Silver linings are few and far between for the Vikings’ 28th-ranked offense limited by both player and coaching turnover during the 2016 season.
But one bright spot includes the seeds of a productive passing game, which were evident whenever Sam Bradford had the time and/or play call to take a deeper shot toward Adam Thielen, the Vikings’ leading receiver who enjoyed a breakout year.
Thielen caught many defenders off guard by not only lining up as one of the Vikings’ starting receivers (having entered the year with 20 career grabs), but then by catching more of his share of downfield targets than any receiver in the league. Overall, the Vikings passing attack ranked 18th in yards, 21st in touchdowns and second in fewest interceptions.
According to Pro Football Reference’s handy Player Index tool, Thielen led all NFL receivers by grabbing 70.4 percent of his ‘deep targets’ (min. 20 targets). The stat shows Thielen’s reliable hands and improved route running that quickly led to trust with a new quarterback and play caller.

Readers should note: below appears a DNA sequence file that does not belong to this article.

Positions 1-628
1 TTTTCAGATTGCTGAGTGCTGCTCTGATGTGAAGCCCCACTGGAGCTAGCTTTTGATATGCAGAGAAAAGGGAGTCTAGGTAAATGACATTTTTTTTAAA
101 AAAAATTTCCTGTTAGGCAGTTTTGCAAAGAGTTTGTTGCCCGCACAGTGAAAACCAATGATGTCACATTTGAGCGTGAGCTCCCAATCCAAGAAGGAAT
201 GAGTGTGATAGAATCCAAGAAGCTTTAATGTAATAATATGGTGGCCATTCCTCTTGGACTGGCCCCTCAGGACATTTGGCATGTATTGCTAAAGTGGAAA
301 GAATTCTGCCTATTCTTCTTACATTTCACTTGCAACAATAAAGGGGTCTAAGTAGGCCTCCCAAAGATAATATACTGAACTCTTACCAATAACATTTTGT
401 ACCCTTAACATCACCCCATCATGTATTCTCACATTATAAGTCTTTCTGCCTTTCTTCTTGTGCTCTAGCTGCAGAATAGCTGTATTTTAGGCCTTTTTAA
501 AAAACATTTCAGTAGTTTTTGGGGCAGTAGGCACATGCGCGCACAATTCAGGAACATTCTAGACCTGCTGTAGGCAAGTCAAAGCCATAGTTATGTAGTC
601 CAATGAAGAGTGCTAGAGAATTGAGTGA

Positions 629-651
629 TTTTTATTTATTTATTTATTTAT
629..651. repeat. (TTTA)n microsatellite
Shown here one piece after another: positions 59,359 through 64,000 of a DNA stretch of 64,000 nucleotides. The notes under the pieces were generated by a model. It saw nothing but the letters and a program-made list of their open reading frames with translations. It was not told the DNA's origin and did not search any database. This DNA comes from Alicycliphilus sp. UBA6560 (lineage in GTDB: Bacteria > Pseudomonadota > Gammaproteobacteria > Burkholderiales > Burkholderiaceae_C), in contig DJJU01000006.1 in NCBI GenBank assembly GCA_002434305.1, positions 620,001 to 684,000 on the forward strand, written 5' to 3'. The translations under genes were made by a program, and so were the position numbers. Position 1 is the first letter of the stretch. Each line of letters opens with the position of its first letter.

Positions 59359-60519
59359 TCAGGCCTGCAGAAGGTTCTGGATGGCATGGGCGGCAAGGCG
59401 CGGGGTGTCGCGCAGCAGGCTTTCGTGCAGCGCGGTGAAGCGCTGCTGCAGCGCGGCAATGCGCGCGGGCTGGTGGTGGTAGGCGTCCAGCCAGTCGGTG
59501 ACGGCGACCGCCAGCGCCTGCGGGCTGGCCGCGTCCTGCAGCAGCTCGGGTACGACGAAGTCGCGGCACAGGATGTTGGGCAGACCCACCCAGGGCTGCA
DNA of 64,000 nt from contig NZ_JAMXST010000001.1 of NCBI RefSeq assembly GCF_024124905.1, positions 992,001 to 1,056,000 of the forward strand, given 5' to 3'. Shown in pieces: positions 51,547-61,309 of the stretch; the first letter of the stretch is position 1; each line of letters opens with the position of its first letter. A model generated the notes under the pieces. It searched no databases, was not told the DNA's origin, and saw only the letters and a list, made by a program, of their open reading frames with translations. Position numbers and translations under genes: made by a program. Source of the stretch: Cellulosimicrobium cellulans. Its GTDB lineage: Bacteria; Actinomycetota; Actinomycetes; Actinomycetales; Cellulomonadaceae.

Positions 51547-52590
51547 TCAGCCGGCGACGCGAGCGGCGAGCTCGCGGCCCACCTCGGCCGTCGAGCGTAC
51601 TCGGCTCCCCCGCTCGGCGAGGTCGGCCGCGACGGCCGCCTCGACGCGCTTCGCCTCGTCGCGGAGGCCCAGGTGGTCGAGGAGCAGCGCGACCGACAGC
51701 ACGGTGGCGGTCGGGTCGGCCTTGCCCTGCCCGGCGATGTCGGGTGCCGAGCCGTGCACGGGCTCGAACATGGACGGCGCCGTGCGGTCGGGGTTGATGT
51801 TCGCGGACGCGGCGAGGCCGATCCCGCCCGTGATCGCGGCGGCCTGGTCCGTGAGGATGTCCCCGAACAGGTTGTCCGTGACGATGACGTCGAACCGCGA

Below is a look at NFL receiving production thinned down to plays described as a deep pass (at least 15 air yards) in box scores.
Do eschew the Cole Beasley comparisons for Thielen, who gained the bulk of his career-best 967 receiving yards on passes that traveled at least 15 yards down the field.
His connection with Bradford eased the quarterback’s transition into an offense behind eight different line combinations in 15 starts.
Bradford, the league’s most accurate quarterback at 71.6 percent completed, was also one of the better downfield passers.
Bradford ranked eighth in the same ‘deep target’ category among quarterbacks, completing 49.4 percent of his passes. He trailed only Matt Ryan, Andrew Luck, Drew Brees, Russell Wilson, Kirk Cousins, Tom Brady and Derek Carr in percentage of downfield passes completed. Though he threw the fewest such attempts among those quarterbacks while taking a career-worst 37 sacks.